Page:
3. An electron discharge device comprising a layer of photoconductive material adapted to receive a radiation image, a display screen of phosphor material spaced from said layer, a storage screen for controlling electron flow to said display screen, two sources of electrons disposed between said photoconductive layer and said storage screen, one of said sources flooding said layer with electrons and the other of said sources flooding said storage screen with electrons, both sources being permeable to electron flow, and electron-optical means for focusing the electrons reflected by said layer onto said storage screen for impressing a charge-image onto the latter. 4. An electron discharge device comprising a layer of photoconductive material adapted to receive a radiation image, a display screen of phosphor material spaced from said layer, a storage screen for controlling electron flow to said display screen, two sources of electrons disposed between said photoconductive layer and said storage screen, one of said sources flooding said layer with-electrons and the other of said sources flooding said storage screen with electrons, both sources being permeable to electron flow, means rendering said layer negative with respect to said one source, and electron-optical means for focusing the electrons reflected by said layer onto said storage screen for impressing a charge-image onto the latter.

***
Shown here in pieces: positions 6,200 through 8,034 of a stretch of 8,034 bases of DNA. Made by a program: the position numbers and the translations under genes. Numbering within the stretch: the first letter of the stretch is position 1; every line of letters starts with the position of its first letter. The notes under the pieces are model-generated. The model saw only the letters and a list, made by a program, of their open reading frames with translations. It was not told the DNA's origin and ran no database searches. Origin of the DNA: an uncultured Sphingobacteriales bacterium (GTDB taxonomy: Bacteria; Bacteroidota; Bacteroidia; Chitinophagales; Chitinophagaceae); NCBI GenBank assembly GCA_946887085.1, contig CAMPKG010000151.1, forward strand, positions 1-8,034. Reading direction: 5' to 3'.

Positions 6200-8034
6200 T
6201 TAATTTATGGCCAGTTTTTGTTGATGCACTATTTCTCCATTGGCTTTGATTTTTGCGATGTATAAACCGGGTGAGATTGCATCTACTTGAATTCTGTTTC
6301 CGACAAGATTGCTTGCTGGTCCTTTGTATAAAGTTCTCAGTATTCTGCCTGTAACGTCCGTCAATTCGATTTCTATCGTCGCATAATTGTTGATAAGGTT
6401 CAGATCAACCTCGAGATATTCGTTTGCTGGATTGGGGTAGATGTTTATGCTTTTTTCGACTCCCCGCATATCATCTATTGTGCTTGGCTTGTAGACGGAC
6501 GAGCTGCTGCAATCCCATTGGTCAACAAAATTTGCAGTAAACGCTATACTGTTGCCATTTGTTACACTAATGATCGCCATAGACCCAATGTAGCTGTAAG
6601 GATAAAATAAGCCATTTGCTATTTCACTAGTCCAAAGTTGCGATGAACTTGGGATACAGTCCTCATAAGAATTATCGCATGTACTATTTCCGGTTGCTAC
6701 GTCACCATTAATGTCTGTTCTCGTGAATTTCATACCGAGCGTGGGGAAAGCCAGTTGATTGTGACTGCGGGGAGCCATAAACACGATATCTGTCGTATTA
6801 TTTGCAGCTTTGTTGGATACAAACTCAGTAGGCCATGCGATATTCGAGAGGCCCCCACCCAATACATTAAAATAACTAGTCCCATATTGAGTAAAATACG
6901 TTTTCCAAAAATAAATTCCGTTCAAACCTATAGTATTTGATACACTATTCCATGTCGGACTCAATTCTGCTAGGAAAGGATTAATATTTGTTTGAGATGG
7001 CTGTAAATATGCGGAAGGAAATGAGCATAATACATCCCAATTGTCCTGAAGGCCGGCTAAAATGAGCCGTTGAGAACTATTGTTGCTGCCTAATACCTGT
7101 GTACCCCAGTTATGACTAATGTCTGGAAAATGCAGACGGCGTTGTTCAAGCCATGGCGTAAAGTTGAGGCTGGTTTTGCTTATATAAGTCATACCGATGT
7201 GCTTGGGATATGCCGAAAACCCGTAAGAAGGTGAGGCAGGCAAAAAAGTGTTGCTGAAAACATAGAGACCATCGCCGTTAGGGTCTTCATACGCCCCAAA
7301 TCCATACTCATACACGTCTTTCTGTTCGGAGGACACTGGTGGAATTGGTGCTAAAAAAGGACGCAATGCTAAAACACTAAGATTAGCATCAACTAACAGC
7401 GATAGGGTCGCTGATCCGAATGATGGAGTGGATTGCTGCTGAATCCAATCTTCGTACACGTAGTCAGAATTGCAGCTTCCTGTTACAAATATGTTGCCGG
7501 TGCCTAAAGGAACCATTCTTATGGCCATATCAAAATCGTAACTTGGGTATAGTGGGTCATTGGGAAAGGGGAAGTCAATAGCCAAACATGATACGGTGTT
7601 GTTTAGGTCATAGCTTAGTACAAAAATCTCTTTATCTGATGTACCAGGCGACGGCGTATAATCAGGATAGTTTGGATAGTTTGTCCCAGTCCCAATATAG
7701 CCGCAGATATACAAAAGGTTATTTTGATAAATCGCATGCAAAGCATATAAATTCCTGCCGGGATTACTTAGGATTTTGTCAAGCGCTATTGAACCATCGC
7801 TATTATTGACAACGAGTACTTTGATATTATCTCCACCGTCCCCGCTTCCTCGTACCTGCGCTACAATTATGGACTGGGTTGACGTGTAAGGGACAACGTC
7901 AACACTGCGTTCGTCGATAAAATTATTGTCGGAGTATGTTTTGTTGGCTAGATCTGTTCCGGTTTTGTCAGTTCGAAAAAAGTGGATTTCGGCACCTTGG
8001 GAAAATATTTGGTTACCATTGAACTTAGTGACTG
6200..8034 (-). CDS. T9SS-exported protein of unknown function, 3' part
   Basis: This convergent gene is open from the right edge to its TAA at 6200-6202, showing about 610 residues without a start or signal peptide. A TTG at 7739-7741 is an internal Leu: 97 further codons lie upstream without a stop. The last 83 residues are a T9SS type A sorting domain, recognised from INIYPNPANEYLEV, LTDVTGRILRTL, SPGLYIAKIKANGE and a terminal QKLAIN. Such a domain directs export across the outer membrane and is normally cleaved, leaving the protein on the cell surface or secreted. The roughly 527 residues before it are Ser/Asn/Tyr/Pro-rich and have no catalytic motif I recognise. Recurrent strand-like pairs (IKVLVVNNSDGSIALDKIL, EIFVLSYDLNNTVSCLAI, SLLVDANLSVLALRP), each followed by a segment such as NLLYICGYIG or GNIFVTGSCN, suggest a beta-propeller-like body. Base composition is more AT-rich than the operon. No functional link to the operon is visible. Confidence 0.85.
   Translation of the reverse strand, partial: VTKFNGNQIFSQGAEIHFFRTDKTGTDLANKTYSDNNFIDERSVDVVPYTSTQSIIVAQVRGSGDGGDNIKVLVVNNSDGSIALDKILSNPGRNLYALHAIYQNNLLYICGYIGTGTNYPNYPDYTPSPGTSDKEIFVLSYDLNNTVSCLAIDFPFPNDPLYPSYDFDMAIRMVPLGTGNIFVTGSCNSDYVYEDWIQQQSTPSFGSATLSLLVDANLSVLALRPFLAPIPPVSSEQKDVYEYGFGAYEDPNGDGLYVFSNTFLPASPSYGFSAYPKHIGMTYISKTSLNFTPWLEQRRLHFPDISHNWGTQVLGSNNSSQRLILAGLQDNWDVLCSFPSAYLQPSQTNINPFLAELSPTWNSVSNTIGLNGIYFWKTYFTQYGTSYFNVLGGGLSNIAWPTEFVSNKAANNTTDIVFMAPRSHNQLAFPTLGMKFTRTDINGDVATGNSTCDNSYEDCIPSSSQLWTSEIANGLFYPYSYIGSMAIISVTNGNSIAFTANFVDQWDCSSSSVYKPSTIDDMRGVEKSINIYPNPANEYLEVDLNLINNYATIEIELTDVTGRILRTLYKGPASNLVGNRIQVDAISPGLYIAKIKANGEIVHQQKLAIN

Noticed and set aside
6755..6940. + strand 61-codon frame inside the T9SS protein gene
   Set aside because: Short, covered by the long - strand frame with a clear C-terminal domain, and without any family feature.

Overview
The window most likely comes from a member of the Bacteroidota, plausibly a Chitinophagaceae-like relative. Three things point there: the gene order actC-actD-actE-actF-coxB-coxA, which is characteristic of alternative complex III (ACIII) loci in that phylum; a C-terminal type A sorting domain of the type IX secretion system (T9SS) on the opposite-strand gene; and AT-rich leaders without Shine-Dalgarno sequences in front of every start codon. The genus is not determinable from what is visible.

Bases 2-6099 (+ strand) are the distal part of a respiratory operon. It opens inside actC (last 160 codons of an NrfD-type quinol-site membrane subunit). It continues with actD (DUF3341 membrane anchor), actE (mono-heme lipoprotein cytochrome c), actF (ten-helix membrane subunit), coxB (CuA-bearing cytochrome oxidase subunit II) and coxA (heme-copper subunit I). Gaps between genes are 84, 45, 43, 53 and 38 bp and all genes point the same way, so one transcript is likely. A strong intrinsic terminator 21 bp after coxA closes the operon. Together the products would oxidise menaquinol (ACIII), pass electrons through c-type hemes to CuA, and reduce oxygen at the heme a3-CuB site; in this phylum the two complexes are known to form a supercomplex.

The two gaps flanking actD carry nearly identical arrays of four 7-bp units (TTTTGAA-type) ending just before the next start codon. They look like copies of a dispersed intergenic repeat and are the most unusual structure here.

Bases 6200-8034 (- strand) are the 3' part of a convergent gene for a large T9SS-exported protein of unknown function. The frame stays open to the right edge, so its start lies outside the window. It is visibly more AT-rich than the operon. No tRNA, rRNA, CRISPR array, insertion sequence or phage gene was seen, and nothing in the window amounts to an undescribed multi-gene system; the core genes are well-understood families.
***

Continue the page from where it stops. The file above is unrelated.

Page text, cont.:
5. An electron discharge device comprising an evacuated envelope having two oppositely disposed end faces, a layer of transparent conductive material on one end face, a layer of photoconductive material on said transparent layer, a layer of phosphor material on the other .end face, an electron permeable storage screen disposed adjacent said phosphor layer, a first cathode disposed be- .tween said end faces for flooding said photoconductive being electron permeable, and electron-optical means for focusing electrons from the vicinity of said photoconductive layer onto said storage screen for impressing an electrostatic charge on the latter, whereby electron current from the second cathode will be modulated upon permeating said storage screen prior to impinging said phosphor screen. V

6. The device of claim 5 wherein saidcathodes are ringshaped with the centers thereof open, and said electronoptical means comprises electrostatic accelerating and focusing elements which direct the electrons from the vicinity of said photoconductive layer through the open centers of the cathodes and onto the storage screen.

7. The device of claim 5 wherein said cathodes comprise electron-emissive screen material and said electronoptical means comprises a focusing coil which images the electrons from the vicinity of the photoconductive layer onto the storage screen.

8. The device of claim 5 but including circuit means for rendering the photoconductive layer negative with respect to said first cathode.